now generally considered as standard.
Either vertical or inclined letters may be used, but only one style should appear on any one
drawing. Background areas between letters in words should appear approximately equal, and
words should be clearly separated by a space equal to the height of the lettering. Only when
special emphasis is necessary should the lettering be underlined.
In any style of lettering, uniformity is essential. Uniformity in height, proportion, inclination, strength of
lines, spacing of letters, and spacing to look well, and some allowances must be made for errors in
perception. Note that in Fig. 4.25 the width of the standard H is less that its height to eliminate a
square appearance, the numberal 8 is narrower at the top to give it stability, and the width of the
letter W is greater that its height, for the acute angles in the W give it a compressed appearance.
Such acut angles should be avoided in good letter design. Uniformity in height and inclination is promoted by the use of light guide lines. Uniformity in strength of lines can be obtained only by the skilled
use of properly selected pencils and pens, Fig. 4.10 and Fig 4.11.
If the upper portions of certain letters and numerals are equal in width to the lower portions, the
characters appear top-heavy. To correct this, the upper portions are reduced in size where possible,
thereby producing the effect of stability and a more pleasing appearance, Fig. 4.11. If the central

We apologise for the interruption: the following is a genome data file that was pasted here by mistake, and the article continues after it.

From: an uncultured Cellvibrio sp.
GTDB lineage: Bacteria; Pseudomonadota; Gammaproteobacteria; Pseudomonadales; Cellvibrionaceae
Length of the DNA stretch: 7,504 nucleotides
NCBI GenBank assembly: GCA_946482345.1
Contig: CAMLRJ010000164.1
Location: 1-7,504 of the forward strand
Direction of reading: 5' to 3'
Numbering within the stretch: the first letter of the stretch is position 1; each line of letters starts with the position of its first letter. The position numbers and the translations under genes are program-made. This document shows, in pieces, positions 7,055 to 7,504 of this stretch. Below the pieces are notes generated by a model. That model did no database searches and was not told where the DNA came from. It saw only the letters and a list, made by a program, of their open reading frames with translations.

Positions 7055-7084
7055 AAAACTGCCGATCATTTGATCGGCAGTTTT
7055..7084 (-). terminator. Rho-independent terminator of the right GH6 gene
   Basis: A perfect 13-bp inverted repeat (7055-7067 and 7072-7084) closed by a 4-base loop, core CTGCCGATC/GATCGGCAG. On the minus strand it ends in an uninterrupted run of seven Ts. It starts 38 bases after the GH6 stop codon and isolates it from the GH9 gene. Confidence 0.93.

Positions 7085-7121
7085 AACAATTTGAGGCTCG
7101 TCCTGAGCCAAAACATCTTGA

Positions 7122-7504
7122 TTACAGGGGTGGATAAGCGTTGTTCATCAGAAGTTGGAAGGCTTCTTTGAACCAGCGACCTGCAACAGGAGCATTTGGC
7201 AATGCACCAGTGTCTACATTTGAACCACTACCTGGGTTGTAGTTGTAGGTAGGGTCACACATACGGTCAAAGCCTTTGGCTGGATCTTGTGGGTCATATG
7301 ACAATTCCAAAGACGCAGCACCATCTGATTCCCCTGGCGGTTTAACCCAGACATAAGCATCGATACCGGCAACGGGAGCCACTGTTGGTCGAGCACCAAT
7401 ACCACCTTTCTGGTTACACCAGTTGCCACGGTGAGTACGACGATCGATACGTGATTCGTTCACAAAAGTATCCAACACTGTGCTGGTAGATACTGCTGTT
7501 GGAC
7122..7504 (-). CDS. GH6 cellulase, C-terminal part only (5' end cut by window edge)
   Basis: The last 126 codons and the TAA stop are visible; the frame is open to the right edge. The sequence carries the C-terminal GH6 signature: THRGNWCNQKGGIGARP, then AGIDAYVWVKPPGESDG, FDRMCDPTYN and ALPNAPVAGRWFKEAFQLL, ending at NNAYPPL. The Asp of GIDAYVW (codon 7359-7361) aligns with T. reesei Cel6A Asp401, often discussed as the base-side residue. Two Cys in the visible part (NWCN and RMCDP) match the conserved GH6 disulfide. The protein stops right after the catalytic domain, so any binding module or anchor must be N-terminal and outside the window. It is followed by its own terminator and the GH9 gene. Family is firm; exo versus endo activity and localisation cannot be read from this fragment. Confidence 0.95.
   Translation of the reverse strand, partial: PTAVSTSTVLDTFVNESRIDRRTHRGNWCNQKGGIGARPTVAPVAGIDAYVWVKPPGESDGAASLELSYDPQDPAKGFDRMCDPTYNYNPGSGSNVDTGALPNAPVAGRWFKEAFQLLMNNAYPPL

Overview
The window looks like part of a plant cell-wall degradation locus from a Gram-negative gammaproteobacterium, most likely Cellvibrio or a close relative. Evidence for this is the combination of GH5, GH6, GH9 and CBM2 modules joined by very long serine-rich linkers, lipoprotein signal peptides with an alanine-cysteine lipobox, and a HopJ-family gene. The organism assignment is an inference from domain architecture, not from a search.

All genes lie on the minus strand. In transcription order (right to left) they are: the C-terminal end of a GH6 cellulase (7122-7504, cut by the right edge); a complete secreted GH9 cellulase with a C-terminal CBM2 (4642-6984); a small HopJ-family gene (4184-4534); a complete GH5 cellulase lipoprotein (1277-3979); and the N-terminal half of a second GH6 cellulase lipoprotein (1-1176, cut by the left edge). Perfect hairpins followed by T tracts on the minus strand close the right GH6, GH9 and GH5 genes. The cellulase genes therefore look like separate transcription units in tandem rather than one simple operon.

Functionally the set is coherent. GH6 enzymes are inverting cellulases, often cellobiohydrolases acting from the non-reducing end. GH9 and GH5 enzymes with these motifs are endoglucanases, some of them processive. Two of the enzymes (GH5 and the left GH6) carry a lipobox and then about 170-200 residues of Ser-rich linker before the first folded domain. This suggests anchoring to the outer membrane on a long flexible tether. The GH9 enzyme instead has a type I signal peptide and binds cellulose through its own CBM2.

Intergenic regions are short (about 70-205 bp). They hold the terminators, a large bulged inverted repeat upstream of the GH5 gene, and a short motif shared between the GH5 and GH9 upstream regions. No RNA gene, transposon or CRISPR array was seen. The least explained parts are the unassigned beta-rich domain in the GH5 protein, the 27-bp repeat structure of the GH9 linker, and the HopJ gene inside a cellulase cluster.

horizontal strokes of the letters B, E, F, and H are placed at mid height, they will appear to be below
center. To overcome this optical illusion, these strokes should be drawn slightly above the center.
Optical Illusions
Good lettering involves artistic design, in which the white and black areas are carefully balanced to
produce a pleasing effect. Letters are designed to look well, and some allowances must be made for
errors in perception. Note that in Fig. 4.25 the width of the standard H is less than its height to
eliminate a square appearance, the numeral 8 is narrower at the top to give it stability, and the width of
the letter W is greater than its height, for the acute angles in the W give it a compressed appearance.
Such acute angles should be avoided in good letter design.
Techniqu e of Lettering
Any normal person can learn to letter if a persistent and intelligent effort is made. Although it is true that
"practice makes perfect," it must be understood that practice alone is not enough; it must be accompanied
by continuous effort to improve.
Lettering is freehand drawing and not writing. Therefore, the six fundamental strokes and their
direction for freehand drawing are basic to lettering, Fig. 4.15. The horizontal strokes are